Some revisions do give certain family members or descendants of the adopted rights to seek information but I do not know whether these are likely to extend as far as cousins. I would suggest that your mother contacts www.norcap.org.uk who would certainly know. Whilst in contact with Norcap she could also leave her details on their contact register which would then be checked against their database for potential links.

Good luck.

Angela

Angela Report 5 Nov 2012 18:44

Jonesey, many thanks for your advice, I'll try Norcap.

Angela

Unknown

Unknown Report 7 Nov 2012 19:51

Hi

I hope you can give some advice. My dad was born in 1939 and was in a childrens home in Birmingham until around the age of 3 when he was adopted.

He has had access to the adoption file and did trace his birth mother who has since died. There was no father's name on the birth certificate or within the adoption file so where do we go from here?

When he met his mother (only saw her 2 times before she severed contact) she advised his father was of the surname Smith (helpful!) whose father ran a garage in Kings Heath, Birmingham. She also said he was in the RAF. I have tried researching along these lines but it is such a common surname I don't really know where to start and then of course we can't be sure she was telling the truth anyway!

Is there any other place we can go/records we can research where she would have had to list the fathers name?

Any advice would be really appreciated.

Jonesey

Jonesey Report 8 Nov 2012 09:06

Rebecca,

Unfortunately with the scant information that you have the chances of you or your father discovering who your father's biological father was are pretty remote to say the least.

Assuming for the moment that the information that your father's mother gave him was accurate then the only thing that I can suggest is that you begin by trying to discover whether there was a man called Smith who owned or ran a garage in the Kings Heath area of Birmingham in 1938/9. To investigate that claim may I suggest looking at the editions of Kelly's directory of Birmingham and Suburbs covering that period. Copies of the directories are almost certain to be available at the Birmingham Reference Library but if not can be purchased in CD form from http://www.midlandshistoricaldata.org

If that part of the information can be proven correct it would then become necessary to investigate further into the family of the man who owned/ran the garage to try to discover whether he had a son who was in the RAF at the time.

It must be said however that even if your investigations proved that there was some truth in what your father's mother told him, it would still not prove that the individual mentioned was your father's natural father. Unfortunately it must be accepted that with the passing of his mother, your father's chances of proving who his father definitely was, probably died along with her.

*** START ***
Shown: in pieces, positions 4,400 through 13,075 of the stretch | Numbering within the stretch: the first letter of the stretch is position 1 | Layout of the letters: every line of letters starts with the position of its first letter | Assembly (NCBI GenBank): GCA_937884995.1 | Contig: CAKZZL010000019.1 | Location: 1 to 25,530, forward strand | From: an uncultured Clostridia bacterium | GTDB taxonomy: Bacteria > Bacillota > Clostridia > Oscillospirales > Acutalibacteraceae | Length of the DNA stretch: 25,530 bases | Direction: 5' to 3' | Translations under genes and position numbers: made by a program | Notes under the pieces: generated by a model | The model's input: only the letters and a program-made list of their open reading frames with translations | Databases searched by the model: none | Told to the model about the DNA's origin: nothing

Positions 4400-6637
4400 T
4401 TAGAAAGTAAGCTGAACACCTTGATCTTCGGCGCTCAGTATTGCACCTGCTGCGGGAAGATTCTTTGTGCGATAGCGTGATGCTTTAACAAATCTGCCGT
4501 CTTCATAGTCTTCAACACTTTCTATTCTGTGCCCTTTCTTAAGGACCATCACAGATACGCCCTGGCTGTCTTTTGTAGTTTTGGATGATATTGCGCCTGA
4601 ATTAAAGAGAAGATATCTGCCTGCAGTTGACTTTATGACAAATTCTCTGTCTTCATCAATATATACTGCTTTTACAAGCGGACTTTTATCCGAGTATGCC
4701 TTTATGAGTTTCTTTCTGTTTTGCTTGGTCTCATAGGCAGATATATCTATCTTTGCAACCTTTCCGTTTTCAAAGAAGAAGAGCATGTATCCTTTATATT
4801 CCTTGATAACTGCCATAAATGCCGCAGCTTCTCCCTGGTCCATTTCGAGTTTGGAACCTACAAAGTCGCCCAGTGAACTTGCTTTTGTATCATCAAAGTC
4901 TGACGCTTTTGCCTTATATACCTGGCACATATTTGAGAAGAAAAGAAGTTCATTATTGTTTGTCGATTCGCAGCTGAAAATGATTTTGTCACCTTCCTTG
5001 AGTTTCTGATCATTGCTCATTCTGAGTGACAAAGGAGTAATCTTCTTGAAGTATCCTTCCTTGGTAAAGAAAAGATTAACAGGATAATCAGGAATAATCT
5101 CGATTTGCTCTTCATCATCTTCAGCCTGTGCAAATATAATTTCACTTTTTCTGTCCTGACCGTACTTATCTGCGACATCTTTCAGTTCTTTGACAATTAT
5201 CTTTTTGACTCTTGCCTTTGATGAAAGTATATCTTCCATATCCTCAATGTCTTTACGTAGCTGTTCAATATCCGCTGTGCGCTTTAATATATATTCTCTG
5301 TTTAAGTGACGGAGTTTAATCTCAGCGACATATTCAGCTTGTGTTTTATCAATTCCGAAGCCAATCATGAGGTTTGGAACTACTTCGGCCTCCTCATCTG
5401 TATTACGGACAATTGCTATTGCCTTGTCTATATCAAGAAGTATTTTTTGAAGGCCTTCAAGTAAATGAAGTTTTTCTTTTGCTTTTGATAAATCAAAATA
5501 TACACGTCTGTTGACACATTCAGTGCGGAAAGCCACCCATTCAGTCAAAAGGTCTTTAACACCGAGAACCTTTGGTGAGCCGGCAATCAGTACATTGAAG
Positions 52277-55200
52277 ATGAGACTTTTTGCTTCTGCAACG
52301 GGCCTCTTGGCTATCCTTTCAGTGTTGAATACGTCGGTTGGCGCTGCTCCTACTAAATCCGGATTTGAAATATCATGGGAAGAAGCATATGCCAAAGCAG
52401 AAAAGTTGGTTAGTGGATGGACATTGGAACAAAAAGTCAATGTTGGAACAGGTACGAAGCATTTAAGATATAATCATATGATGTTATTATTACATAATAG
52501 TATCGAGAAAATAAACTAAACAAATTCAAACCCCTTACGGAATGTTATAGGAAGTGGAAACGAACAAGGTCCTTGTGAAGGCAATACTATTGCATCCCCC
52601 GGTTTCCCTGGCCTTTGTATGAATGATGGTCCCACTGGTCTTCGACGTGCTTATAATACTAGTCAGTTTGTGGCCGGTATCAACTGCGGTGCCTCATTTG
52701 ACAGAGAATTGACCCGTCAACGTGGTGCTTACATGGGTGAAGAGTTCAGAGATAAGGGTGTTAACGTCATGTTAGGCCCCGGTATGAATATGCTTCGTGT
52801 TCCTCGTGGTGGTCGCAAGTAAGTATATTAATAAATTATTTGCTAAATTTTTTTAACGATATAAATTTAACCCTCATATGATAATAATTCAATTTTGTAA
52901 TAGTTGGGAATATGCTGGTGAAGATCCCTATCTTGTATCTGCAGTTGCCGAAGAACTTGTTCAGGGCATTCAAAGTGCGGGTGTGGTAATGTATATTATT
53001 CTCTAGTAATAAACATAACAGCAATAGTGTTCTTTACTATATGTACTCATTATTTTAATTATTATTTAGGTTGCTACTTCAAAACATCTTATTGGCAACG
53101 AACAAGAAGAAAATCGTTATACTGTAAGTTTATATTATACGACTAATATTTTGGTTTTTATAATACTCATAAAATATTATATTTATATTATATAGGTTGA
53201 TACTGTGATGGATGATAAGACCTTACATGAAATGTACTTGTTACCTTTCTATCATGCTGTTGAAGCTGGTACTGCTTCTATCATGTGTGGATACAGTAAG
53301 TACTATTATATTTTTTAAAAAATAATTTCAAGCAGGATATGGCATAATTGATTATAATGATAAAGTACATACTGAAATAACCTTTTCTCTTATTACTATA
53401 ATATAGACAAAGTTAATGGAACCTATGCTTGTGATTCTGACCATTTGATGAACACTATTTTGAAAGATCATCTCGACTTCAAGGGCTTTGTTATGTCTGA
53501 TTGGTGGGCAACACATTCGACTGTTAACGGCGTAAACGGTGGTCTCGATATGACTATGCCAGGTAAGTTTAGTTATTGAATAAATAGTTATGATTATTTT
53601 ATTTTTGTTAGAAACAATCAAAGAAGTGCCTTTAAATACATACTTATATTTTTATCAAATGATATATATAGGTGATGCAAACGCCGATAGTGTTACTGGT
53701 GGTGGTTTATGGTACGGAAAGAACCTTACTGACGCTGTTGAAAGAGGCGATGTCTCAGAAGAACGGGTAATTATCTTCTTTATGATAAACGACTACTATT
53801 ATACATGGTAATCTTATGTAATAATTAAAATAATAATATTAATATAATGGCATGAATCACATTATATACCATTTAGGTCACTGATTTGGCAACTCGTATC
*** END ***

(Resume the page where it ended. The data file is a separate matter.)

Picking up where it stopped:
Sorry if I appear negative but I think that it is better to be realistic rather than raise false hopes.

TaniaLL

TaniaLL Report 11 Nov 2012 15:15

Hi.

My nanna was adopted. We had a social worker look everything up and found out her mothers name and where she came from. we also know the address where she was born. My nanna had always thought, through chinese whispers, that she was one of a multiple birth. The social worker found out that she was a twin and so we also have her brothers birth certificate. I have started tracing her family backwards and I have found that her mother married three years later, though at the moment I have lost her trail.

What I am asking is- is there anyway that I can find out what name her brother was given when he was adopted? I would really like to trace him and his family. I know I can register myself on the adoption register and a number of other forums etc but that is of course left to chance that he even knows he was adopted and that a member of his family is as curious as I am. My nan passed away and he may no longer be alive as he would be 82 now.

I am also interested to know about where they were born as there is an address on the birth certificate. Is there anyway I can find out what family were living at the address where they were born? If I pay for electorol roll records would that show me anything? They were born in 1930.

Any help would be gratefully appreciated as I have come to a bit of a stand-still.

Jonesey

Jonesey Report 12 Nov 2012 07:43

Tania,